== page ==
On March 9, 2009, The Wall Street Journal’s Money and Investing section posed this ominous question: “How low can stocks go?” The stench of economic malaise was suffocating as the Dow Jones Industrial Average (DJIA) rounded off its fourth straight week of losses, and the S&P 500 touched below 700 for the first time in 13 years. Goldman Sachs cautioned the S&P could fall to 400 while CNBC’s Jim Cramer was busily calculating the stock valuations of the DJIA components based on balance sheet cash levels.
Yet miraculously, as the stock market pundits stood despondently believing there was nothing positive on the economic horizon and that no stock was worth buying at any price, investors stared into the abyss and took a leap of faith. And just like that, the market had bottomed. Dow 6,440.08 was a buying opportunity, and with the Fed’s QE spigot operating on full throttle, the Dow was poised for a historic take-off.
Oh, what a difference nine years make! Today, the Dow has crossed the then-unimaginable of 26,000. The rationalizations abound; lower corporate taxes, less regulation and sizzling business and consumer confidence all scream “happy days are here again!” With nothing but blue skies ahead, the only question left for Wall Street to ponder is the uncertainty of how many days it will take before the Dow crosses another 1,000-point milestone.
But not so fast … Remember, the stock market climbs a wall of worry, and in 2009 that wall was seemingly insurmountable. Back then the sentiment was that nothing could go right — yet the market endured as economic and financial Armageddon loomed around every corner. Today, the exact opposite scenario is evident. The belief prevails that nothing can go wrong. However, hiding in plain sight, there is one gigantic cliff the stock market has already started to head down. But the real reason behind the next violent crash in the equity market is the current bursting of the worldwide bond bubble.
The stock market now resembles an unstable uranium 235 isotope. The splitting catalyst will be the result of slamming $10 trillion worth of negative-yielding sovereign debt and $230 trillion worth of total global debt into the reversal of central bank money printing and unprecedented interest rate suppression.
Remember this truth: If the market can rise on sluggish growth, it can also fall when growth seems fine.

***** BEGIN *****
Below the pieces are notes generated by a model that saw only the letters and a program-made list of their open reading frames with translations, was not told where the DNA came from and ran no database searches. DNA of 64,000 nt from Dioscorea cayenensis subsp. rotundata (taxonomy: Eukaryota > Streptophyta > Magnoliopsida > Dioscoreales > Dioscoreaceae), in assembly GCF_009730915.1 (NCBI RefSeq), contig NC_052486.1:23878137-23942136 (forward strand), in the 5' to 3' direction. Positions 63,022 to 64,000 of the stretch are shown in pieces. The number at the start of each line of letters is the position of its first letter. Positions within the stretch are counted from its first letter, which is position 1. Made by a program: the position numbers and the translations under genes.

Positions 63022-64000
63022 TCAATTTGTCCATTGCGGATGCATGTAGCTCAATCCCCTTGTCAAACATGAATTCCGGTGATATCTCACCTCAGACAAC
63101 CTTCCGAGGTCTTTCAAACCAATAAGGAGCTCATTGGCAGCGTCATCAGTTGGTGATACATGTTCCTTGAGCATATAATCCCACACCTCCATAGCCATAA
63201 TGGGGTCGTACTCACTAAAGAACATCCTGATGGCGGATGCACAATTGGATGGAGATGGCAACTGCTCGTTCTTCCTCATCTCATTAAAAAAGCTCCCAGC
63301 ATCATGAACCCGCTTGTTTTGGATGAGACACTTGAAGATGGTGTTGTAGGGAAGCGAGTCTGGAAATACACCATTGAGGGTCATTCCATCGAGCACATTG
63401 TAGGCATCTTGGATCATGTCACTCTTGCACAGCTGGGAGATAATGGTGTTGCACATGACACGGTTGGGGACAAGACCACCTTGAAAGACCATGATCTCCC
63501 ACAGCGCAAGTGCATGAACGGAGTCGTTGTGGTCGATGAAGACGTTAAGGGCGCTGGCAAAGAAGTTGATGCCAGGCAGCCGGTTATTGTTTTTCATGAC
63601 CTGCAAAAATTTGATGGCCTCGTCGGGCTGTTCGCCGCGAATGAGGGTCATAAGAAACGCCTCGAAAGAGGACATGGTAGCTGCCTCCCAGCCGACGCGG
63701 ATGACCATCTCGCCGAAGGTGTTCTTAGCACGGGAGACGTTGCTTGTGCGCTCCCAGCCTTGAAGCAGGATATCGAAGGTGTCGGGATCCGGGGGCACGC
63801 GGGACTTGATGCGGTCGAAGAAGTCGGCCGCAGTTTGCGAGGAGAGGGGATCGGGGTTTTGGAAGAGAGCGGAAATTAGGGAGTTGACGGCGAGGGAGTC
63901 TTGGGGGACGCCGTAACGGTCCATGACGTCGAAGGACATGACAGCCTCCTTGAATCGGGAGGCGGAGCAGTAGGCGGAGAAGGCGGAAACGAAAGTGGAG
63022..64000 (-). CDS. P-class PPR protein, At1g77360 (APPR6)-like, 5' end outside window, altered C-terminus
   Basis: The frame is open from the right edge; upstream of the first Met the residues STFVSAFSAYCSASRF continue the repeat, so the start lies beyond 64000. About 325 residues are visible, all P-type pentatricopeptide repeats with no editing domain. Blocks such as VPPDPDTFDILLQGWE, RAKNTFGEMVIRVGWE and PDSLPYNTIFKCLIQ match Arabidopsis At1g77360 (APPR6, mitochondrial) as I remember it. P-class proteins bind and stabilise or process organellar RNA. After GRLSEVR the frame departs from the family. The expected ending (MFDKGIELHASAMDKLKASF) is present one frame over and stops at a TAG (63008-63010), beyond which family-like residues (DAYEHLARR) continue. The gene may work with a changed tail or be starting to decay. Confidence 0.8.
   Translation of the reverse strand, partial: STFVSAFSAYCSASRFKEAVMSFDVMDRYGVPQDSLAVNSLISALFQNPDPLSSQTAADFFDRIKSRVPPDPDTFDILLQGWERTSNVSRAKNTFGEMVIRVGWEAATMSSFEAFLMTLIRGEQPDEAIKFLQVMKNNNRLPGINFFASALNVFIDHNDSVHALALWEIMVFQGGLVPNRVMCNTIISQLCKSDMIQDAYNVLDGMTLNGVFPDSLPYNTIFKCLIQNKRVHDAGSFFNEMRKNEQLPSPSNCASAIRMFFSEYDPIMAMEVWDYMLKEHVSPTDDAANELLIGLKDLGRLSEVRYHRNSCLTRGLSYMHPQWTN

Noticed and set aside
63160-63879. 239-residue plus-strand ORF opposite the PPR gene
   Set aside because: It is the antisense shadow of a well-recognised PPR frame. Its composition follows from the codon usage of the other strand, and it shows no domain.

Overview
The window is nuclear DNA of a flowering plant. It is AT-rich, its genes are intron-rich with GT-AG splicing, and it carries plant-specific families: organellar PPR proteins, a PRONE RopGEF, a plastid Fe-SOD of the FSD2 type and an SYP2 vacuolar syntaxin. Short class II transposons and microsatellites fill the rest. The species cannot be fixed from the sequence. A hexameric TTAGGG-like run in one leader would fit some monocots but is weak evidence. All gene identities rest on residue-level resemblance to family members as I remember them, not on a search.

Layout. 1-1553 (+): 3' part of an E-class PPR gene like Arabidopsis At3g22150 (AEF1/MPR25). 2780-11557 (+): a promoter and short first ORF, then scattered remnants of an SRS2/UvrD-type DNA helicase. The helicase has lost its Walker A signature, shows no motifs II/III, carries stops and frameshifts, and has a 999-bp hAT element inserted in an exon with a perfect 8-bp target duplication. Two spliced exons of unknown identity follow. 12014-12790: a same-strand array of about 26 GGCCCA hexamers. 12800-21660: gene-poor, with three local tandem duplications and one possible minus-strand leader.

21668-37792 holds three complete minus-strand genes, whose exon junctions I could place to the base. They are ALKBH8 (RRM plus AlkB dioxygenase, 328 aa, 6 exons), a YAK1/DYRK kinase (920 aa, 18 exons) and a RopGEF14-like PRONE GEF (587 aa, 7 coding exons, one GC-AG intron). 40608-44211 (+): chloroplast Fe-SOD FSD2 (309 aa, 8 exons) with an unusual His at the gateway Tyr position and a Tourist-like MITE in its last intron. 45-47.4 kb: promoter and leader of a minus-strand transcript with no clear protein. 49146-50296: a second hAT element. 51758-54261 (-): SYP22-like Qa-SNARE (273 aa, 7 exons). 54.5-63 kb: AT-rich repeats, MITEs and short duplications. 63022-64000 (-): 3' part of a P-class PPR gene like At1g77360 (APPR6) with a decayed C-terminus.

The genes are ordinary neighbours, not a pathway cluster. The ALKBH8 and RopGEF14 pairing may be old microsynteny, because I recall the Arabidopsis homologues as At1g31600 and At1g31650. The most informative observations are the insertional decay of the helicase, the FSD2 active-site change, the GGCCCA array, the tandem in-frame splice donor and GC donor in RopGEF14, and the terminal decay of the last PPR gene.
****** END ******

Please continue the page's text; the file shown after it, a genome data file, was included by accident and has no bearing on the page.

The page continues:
Investors must determine what has already been priced into shares and what lies ahead for growth. It is essential to keep in mind that the market is over-priced according to almost every metric. For instance, even if all the rosy economic projections pan out for the tax cuts, the market is still trading at 18.6 times forward 2018 earnings, according to FACT SET — the market trades typically closer to 15 times earnings. The trailing PE ratio is now at its highest going back to 2009.
In addition to this, we have cash levels at all-time lows and margin debt at all-time highs. Mutual funds and ETFs that focus on stocks just recently raked in $58 billion in new money, according to Bank of America Merrill Lynch. And at 150 percent, the total market capitalization of equities has never been higher in relation to the underlying economy.
Since the bottom in 2009, the markets have been driven higher by oceans of central bank liquidity (QE).
But the most salient point here is that the QE party is winding down in all corners of the globe. Even in Japan, where the central bank’s balance sheet has started to decline for the first time since 2012. In case you forgot, Japan opted for the even more potent “QQE” (Qualitative and Quantitative Easing). Under QQE the Bank of Japan had been buying Japanese Government Bonds, corporate bonds, REITs, and equity ETFs. But, they have recently announced taperings in the size of its asset purchases.
In order to be bullish of stocks today, you have to also be willing to fight not just the Fed, ECB and BOJ; you have to go against a plethora of the globe’s central banks that are in various stages of tightening monetary policy. In addition to the banks just mentioned, you have to throw in China, Canada, England, Turkey, Malaysia, Mexico and even Ukraine that have recently made hawkish moves.
We’ve all heard the mantra “Don’t fight the Fed,” and history has proven that axiom to be correct. Therefore, to ride against the global tide of central bank tightening is much more than merely unwise. It is unprecedentedly inane and dangerous! Especially given this coordinated hawkish turn occurs in the context of a record amount of debt and massive asset bubbles that pervade worldwide.
DISCLAIMER: This article expresses my own ideas and opinions. Any information I have shared are from sources that I believe to be reliable and accurate. I did not receive any financial compensation in writing this post, nor do I own any shares in any company I’ve mentioned. I encourage any reader to do their own diligent research first before making any investment decisions.
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